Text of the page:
Arsenal’s pressure continued to increase as the game ticked on, and Mertesacker missed two glorious opportunities in quick succession off corners; the first being a free header wide from less than 10 yards, a minute later followed by a back post header that deflected off the post.
But for all of our pressure, we had barely tested Marshall in goal for Cardiff. Wilshere struck wide from the edge of the area, and Cazorla’s deflected shot resulted in an easy save for Marshall after a quick Arsenal counter attack. Wilshere then won a free kick on the edge of the area but Walcott’s shot dipped onto the roof of the net, proving to be a bit too close to goal to get it up and down.
Into the final ten minutes it remained goalless and Cardiff reminded us that they did actually have players who could attack, as Kim found himself in space on the edge of our area but shot over. And Steven Caulker hit one over having been up for a corner, latching on to a ball into our area as Arteta dallied on the edge of the box.
The tempo was ever increasing and Walcott won the ball for us and crossed brilliantly from the right but Bendtner couldn’t apply the finish, before Rosicky was then slipped through but Marshall came out to deny him from close range.
The pressure eventually told and Arsenal finally went 1-0 up in the 88th minute and it was Bendtner, who smashed it home from close range following up after Sagna forced a good stop by Marshall off Monreal’s cross from the left. The Dane was on hand for the rebound, injuring himself in the process, but the goal was just reward for 88 minutes of Arsenal dominance.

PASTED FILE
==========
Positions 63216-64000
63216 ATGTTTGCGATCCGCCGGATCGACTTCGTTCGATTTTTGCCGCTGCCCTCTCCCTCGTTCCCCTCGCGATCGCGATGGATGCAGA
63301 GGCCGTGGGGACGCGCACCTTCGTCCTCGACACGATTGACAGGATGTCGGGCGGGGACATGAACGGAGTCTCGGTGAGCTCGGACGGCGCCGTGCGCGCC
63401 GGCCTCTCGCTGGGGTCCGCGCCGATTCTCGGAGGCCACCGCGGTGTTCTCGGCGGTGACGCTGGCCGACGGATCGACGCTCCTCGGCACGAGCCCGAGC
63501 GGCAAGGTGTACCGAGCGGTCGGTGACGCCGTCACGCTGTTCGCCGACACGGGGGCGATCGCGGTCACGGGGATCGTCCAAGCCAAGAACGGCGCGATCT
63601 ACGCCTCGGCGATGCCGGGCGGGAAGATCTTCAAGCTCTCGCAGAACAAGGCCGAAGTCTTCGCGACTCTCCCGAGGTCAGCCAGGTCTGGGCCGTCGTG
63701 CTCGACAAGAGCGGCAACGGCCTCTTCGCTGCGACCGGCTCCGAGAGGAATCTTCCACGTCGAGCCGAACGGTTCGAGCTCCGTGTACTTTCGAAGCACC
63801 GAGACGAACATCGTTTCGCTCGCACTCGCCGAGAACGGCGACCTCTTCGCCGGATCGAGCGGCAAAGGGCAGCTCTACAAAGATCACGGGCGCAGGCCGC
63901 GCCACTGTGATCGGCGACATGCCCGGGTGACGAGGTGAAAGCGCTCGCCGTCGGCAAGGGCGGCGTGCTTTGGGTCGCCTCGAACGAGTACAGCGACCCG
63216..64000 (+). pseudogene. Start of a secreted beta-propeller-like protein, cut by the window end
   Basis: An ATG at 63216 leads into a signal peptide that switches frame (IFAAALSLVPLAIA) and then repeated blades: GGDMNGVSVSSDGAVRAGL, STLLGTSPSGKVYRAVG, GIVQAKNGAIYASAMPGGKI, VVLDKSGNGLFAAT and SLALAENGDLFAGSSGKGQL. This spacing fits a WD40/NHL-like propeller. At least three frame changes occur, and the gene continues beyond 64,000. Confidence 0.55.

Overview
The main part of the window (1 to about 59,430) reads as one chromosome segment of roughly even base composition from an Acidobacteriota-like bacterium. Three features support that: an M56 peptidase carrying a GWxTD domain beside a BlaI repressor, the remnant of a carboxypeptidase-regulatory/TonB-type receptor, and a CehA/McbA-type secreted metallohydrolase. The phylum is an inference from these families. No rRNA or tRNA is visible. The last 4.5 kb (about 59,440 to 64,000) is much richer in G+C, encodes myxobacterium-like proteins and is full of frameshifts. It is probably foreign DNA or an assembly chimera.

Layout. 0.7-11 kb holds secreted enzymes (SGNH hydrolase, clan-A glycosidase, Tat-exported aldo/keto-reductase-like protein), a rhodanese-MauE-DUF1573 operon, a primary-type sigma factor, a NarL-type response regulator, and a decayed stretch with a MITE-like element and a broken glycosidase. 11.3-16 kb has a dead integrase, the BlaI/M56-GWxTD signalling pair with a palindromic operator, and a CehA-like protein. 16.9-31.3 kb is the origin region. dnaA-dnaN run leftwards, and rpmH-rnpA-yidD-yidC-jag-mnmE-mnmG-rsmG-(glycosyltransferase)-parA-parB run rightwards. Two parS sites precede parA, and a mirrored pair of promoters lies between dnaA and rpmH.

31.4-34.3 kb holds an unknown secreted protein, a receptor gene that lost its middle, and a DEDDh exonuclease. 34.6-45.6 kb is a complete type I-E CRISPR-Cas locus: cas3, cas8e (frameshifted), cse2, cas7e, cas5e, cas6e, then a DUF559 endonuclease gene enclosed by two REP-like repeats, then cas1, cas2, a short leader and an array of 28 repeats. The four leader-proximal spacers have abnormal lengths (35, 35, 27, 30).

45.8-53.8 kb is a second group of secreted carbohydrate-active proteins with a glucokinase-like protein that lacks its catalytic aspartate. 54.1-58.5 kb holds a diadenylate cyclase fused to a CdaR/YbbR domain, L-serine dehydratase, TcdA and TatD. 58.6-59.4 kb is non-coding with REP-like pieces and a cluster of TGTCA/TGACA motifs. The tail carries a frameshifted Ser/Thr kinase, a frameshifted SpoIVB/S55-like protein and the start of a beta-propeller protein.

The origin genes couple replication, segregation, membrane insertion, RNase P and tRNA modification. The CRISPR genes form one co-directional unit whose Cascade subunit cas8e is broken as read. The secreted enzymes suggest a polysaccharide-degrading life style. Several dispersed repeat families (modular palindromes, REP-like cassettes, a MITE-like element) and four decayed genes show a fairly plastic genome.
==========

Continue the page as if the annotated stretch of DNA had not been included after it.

Thomas Vermaelen came on for Bendtner and fears of us just sitting deep and inviting Cardiff to attack us were short lived, as Walcott doubled the score line in stoppage time, coolly chipping the keeper inside the area after Wilshere’s beautiful little flick placed the ball perfectly in his path.
Szczesny denied a last second consolation for the visitors by quickly coming off his line to keep out Caulker off a free kick, and 2-0 it finished as Moss brought proceedings to an end.
As with the West Ham fixture on Boxing Day, it took us a while to reflect our territorial dominance on the score sheet, but our superior quality did finally tell and we were the deserving winners on the day.
The first 60 minutes were rather frustrating as despite a lot of good and neat build up play, we struggled to test Marshall in Cardiff’s goal. Largely this was because Podolski didn’t fit into our system at centre forward in the same manner in which Giroud or even Bendtner does.
I like Podolski as a player, but when we needed someone to be in the box getting on the end of the many great balls in that were coming from both flanks, he was often deeper or wide, usually having been in the build up play. If he was our left winger as he usually is, that’d be all fine. But when we needed someone to be on hand in the box he wasn’t, and only when Bendtner came on after the hour mark did that option actually become available to us.
Much has been made of Bendtner in recent weeks. He commands a criminally high wage at the Club in relation to what’s been little involvement or achievement as of late, but he’s shown that he can be of use to us in the past few occasions he’s been used. Although Podolski is clearly a better player, Bendtner works in our system more effectively as a centre forward and I’ve got no doubt he can again be effective for us before he ultimately departs in the summer.